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CEG8512 : Integrated River Basin Management

  • Offered for Year: 2024/25
  • Module Leader(s): Professor Claire Walsh
  • Lecturer: Dr Nasser Tuqan, Professor David Werner, Dr Mohsen Nagheeby, Dr Cat Button, Professor Jaime Amezaga, Dr Michaela Goodson, Professor Thomas Curtis
  • Other Staff: Dr Greg O'Donnell
  • Owning School: Engineering
  • Teaching Location: Newcastle City Campus

Your programme is made up of credits, the total differs on programme to programme.

Semester 2 Credit Value: 10
ECTS Credits: 5.0
European Credit Transfer System


The aim of this module is to explore and analyse the multiple issues and challenges involved in the practice of integrated river basin management in an international context. The module will focus on the global challenges to water management as defined by the Sustainable Development Goals and the way in which large river basins are organised worldwide. Introductory lectures will present the concepts of sustainability and integrated river basin management. Further lectures will explore the international dimension of key drivers in water management with an emphasis on the interaction with Sustainable Development Goals. Key drivers include water resources, flooding, climate change, pollution, health, socio-economic context, values and governance. The students will analyse how these different factors interplay in four case study rivers linked to the UKRI Water Security and Sustainable Development Hub. The Hub brings together an international team to address threats to water security and contribute towards achieving the UN’s Sustainable Development Goal 6. Drawing upon the Contributors’ knowledge and direct involvement, as well as material developed by international experts in the Hub, students will be challenged to critically review the four river basins: Upper Cauca, Colombia; Johor, Malaysia; Upper Awash, Ethiopia and Upper Yamuna, India, all of which have different water security challenges and socio-political contexts that is covered in the syllabus and produce their own plan for one of the rivers.

Outline Of Syllabus

Introduction to the Module

Water and Sustainability

River Basin Management

Understanding catchment hydrology

Flooding challenges

Climate change challenges

Water quality


Water and health

Citizen science

Understanding the value of water systems

Water Governance

Teaching Methods

Teaching Activities
Category Activity Number Length Student Hours Comment
Scheduled Learning And Teaching ActivitiesLecture121:0012:00N/A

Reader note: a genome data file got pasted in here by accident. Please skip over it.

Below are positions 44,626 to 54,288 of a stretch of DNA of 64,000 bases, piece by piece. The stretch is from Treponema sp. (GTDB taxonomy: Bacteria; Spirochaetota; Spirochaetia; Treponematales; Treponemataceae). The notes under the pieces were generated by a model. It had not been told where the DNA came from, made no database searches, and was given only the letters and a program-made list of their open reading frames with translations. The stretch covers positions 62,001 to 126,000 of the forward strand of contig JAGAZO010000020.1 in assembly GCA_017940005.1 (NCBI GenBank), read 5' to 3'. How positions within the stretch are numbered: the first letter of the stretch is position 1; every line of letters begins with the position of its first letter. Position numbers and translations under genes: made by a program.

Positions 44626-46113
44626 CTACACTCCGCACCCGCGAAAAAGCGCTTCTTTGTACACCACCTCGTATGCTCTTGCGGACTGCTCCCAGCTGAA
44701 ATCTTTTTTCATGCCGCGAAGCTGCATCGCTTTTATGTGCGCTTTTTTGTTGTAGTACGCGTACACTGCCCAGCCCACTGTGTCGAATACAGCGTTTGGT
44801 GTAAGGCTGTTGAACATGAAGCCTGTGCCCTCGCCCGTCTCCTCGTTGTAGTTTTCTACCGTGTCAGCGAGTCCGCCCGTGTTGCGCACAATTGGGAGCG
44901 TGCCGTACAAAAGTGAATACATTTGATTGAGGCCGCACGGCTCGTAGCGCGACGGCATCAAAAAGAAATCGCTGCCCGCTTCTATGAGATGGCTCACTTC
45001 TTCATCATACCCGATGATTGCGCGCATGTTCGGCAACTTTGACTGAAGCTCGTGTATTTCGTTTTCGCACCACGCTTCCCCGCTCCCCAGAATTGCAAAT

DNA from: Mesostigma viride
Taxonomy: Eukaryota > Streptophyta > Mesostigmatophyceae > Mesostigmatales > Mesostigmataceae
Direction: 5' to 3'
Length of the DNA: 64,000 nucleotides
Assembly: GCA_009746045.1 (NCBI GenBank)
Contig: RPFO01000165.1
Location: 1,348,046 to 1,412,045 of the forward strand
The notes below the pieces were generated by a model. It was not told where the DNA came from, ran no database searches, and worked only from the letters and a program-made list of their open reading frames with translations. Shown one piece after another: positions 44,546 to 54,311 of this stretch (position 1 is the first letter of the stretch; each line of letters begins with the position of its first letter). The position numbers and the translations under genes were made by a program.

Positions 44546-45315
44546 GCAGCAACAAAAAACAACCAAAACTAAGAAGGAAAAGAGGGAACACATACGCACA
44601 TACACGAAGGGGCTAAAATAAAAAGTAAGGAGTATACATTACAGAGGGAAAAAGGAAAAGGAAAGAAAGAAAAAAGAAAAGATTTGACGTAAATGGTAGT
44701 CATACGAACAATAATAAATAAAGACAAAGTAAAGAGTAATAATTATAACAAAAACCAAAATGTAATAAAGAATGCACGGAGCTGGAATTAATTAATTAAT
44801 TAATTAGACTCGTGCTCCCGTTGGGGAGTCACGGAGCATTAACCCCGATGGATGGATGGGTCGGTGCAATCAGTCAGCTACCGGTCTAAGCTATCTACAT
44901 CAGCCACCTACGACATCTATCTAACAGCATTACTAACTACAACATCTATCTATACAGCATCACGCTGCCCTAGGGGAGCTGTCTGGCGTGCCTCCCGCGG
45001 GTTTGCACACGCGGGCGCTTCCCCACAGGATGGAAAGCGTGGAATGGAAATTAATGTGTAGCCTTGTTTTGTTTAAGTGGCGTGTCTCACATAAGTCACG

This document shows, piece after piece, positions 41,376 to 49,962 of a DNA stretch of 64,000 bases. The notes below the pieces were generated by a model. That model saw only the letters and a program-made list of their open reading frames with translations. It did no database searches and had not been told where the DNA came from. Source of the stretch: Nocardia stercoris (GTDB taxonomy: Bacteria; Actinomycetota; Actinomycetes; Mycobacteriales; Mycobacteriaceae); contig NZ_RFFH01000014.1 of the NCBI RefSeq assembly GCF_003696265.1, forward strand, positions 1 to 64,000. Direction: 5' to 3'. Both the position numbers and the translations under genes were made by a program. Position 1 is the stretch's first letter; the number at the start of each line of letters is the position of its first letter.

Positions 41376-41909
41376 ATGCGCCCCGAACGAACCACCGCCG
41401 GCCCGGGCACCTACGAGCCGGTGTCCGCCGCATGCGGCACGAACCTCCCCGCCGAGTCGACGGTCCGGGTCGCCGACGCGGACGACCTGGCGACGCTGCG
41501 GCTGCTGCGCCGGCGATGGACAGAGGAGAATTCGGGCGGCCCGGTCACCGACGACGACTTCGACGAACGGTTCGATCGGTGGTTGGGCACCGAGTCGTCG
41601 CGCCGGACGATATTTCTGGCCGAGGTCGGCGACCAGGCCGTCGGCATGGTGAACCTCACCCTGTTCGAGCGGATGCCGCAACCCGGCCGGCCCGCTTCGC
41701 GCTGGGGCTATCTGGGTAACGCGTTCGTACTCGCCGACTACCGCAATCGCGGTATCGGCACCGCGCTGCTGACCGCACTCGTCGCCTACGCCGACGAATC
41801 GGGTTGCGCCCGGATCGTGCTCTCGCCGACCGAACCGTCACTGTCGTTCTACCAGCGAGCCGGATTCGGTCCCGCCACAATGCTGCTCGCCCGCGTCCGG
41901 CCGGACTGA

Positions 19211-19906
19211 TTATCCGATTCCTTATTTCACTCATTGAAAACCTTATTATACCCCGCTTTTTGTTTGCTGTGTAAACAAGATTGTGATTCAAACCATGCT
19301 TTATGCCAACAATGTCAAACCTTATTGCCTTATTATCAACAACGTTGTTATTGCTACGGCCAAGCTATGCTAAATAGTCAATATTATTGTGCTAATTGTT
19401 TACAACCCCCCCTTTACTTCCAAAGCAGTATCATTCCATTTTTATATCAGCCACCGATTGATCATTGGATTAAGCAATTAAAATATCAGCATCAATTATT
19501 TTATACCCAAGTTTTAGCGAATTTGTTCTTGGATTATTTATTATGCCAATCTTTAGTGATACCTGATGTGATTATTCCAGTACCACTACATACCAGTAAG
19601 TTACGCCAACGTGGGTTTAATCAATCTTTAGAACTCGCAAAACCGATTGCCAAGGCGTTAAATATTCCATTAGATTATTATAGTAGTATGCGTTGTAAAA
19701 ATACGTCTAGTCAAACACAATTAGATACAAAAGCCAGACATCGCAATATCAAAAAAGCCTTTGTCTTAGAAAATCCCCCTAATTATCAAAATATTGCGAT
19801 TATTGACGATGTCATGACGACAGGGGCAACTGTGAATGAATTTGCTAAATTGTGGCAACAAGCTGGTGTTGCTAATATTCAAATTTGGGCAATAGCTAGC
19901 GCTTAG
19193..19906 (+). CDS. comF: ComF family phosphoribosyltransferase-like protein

Guided Independent StudyAssessment preparation and completion144:0044:00N/A
Guided Independent StudyStudent-led group activity44:3018:00N/A
Guided Independent StudyIndependent study124:0024:00N/A
Scheduled Learning And Teaching ActivitiesScheduled on-line contact time40:302:00N/A
Teaching Rationale And Relationship

With the accelerating growth in population and economic development around the world, and the developing food crisis, the pressures on river basins and their water resources are becoming unsustainable. The need for an integrated, sustainable approach to river basin management has never been more pressing. Students gain the required wide base of technical and socio-economic knowledge through lectures and computer practicals, and guest speakers from industry reinforce the learning experience. Most importantly, students are also given the opportunity to put this knowledge into action through the group coursework in which they are required to assess the current states of a number of stressed international river basins, and to come up with an agenda for sustainable river basin management in each. They are thus well prepared to tackle such challenging problems in the real world after they leave.

Assessment Methods

The format of resits will be determined by the Board of Examiners

Description Length Semester When Set Percentage Comment
Oral Presentation302A30group presentations with questions from students and lecturers
Other Assessment
Description Semester When Set Percentage Comment
Report2M70Individual report (2000 words).
Assessment Rationale And Relationship

The development of material and delivery of the oral presentation allows the students to develop and practise a range of transferable skills including group working, collective analysis and debate and presentation skills. Peer learning is embedded in the format of each group focusses on different regions.

The individual written report is needed to assess the student’s individual understanding.

Reading Lists